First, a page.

Rand, George B.
Age: 20, credited to Colchester, VT
Unit(s): 1st VT CAV, 102nd NY INF
Service: enl 8/20/63, m/i 9/10/63, Pvt, Co. L, 1st VT CAV, tr to Co. D, 6/21/65, m/o 8/9/65; Co. E, 102nd NY INF
See Legend for expansion of abbreviationsVITALS
Birth: 1844, Colchester, VT
Burial: May be buried in ..., , VT
Marker/Plot: Not recorded
Findagrave Memorial #: 0
(There may be a Findagrave Memorial, but we have not recorded it)
Alias?: None noted
College?: Not Found
Veterans Home?: Not Found
(If there are state digraphs above, this soldier spent some time in a state or national soldiers' home in that state after the war)
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Buried in Ludlow, VT
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George B. Rand, father of the Rev. James P. Rand, was the second son of Alvinza and Lucinda (Small) Rand, and was born in Stowe, Vermont, December 5, 1845. He was educated in the common school at Morrisville, and was an excellent scholar. He entered upon life with ample preparation, and has acquitted himself creditably and honorably in every station. During the Civil war he made an excellent record as a patriot soldier. He enlisted in 1861, when sixteen years old, in the Twelfth Regiment United States Infantry, with which he served until November 29, 1864, when he was honorably discharged at Fort Hamilton, New York. During his term of enlistment he participated in all the momentous campaigns of the Army of the Potomac, under its various great generals from McClellan to Grant, and bore his part bravely in fourteen different engagements, and was wounded on the second day of the battle of Gettysburg, July 2, 1863. It is of interest to note in this connection that his brother Joseph, equally patriotic, enlisted in Company A, Third Regiment, Vermont Volunteer Infantry, when the rebel attack upon Fort Sumter was made, and served until the close of the war, notwithstanding he was twice wounded.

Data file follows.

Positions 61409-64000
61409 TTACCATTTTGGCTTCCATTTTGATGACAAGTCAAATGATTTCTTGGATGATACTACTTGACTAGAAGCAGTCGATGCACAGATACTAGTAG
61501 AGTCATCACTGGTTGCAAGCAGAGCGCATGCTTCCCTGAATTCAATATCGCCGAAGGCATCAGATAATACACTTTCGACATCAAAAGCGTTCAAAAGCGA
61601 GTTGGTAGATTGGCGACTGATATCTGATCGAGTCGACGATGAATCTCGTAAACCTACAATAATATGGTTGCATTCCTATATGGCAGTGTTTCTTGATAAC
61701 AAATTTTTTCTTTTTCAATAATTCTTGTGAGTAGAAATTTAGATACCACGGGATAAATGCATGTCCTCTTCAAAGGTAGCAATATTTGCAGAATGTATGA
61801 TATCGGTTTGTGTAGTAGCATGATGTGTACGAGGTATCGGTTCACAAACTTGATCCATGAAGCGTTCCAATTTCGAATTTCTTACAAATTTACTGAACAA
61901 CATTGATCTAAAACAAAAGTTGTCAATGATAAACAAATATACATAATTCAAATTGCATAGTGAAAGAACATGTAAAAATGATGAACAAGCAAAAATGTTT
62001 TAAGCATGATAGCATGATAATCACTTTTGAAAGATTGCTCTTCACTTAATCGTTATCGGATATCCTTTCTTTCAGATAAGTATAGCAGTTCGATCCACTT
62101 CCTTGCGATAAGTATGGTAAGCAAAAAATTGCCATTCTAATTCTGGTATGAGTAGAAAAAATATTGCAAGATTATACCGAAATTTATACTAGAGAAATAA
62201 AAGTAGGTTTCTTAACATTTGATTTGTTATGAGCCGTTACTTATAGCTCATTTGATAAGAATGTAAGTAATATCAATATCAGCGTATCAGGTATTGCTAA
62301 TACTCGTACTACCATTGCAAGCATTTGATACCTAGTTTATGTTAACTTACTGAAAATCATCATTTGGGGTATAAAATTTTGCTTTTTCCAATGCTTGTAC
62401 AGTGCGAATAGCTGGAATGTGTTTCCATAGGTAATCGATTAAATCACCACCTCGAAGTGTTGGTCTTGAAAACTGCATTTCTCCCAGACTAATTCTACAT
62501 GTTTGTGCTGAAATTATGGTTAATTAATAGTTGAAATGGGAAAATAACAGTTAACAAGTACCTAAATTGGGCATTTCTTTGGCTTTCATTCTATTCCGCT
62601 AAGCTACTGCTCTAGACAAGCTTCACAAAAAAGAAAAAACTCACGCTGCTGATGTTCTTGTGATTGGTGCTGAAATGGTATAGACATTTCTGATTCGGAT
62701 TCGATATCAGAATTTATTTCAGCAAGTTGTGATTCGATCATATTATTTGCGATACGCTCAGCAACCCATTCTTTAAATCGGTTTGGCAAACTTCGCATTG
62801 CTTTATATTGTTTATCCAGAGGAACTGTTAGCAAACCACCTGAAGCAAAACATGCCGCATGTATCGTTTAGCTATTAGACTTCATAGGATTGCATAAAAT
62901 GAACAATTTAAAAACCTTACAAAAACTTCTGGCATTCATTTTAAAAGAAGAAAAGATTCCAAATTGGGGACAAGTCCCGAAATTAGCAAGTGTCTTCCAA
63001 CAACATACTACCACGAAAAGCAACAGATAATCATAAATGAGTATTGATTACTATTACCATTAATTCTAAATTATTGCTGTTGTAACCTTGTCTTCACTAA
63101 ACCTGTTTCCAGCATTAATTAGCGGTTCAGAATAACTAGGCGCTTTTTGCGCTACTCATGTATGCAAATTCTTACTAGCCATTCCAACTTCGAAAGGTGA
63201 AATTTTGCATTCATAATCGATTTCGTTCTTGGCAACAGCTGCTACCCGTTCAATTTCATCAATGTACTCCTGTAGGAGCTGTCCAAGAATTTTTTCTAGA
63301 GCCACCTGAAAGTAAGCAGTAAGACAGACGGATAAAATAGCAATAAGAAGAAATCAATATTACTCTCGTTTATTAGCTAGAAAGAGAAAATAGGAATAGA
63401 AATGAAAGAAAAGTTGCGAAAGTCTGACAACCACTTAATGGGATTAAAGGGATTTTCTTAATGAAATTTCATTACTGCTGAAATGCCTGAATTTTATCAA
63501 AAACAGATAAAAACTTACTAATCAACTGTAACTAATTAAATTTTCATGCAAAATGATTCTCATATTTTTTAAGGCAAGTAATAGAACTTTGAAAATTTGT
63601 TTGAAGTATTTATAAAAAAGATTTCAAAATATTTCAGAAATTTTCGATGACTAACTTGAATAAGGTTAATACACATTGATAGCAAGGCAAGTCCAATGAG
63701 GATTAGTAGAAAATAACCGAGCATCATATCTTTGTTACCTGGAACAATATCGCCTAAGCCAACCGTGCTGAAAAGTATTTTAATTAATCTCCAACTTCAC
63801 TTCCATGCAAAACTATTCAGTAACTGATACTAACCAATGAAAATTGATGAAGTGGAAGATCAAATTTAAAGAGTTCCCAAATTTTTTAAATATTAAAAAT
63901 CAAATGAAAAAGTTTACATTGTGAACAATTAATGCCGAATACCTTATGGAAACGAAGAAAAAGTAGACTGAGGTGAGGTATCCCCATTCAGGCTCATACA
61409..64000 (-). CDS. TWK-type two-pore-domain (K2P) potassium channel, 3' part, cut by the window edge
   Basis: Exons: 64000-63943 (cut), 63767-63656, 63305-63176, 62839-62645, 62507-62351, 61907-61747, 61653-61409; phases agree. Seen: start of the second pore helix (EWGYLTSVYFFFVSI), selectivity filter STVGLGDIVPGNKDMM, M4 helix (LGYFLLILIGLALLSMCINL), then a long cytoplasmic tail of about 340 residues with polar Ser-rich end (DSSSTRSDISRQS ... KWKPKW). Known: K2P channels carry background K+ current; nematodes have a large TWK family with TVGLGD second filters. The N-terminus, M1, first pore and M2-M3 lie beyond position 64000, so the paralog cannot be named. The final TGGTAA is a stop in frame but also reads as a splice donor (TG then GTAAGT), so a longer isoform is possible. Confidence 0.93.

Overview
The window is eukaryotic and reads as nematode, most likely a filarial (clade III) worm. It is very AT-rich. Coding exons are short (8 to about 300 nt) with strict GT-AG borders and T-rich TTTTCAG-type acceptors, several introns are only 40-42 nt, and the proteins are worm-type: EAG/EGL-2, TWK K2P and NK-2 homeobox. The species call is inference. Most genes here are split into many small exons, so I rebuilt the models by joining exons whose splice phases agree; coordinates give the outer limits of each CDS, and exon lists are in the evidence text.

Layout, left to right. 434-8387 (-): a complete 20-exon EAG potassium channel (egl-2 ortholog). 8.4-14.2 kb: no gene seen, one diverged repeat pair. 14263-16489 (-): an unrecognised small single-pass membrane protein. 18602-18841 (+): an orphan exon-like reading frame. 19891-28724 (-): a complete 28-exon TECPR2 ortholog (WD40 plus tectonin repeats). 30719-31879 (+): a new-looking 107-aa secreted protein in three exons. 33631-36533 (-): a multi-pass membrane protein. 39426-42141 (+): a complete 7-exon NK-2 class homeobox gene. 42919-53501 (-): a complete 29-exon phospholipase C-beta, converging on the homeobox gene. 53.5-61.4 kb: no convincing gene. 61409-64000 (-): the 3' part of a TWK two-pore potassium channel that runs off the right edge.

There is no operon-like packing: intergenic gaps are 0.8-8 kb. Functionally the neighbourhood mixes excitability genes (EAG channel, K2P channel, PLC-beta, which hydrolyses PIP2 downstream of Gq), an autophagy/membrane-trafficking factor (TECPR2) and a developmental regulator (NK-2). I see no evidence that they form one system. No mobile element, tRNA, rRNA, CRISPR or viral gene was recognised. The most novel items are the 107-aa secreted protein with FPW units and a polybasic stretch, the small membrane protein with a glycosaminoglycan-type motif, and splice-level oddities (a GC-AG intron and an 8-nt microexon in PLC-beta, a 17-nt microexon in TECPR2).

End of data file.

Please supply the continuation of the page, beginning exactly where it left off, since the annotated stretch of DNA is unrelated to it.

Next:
George B. Rand, in his young manhood, learned undertaking, and he followed that calling in Burlington for about twenty years and then engaged in a real estate business which he has prosecuted with gratifying success to the present time. In this calling he has been enabled to aid largely toward the development of the city, and his ability and integrity have drawn to him many friends from the best classes, who have been, greatly advantaged by his familiarity with real estate values and general business conditions. He has also capably served the community in various important positions. He was elected to the board of aldermen in 1895 and was re-elected in 1897, serving four years, and was school commissioner from 1899 to 1902.
He married, in New York city, December 7, 1864, Margaret Fox, who was born in county Donegal, Ireland, March 17, 1842, a daughter of Patrick and Rose (Deary) Fox. Her grandpa- rents were Edward and Margaret (Malloy) Fox, the former a native of England and the latter of Ireland. Margaret Fox came to this country in 1862 and located in New York city, where she lived until 1864, when she married and came direct to Burlington, where she and her husband have since resided.
Source: Hiram Carleton; Genealogical and Family History of Vermont, Volume 2 p. 621
George E. Rand, born in Colchester in 1844, died at his home in Ludlow Monday. He was a veteran of the Civil War, and at its close for forty years was connected with the Chicago, Burlington and Quincy railroad as conductor. For the past two years his health has been very poor.
Source: Barre Daily Times, Aug. 10, 1917
Courtesy of Deanna French.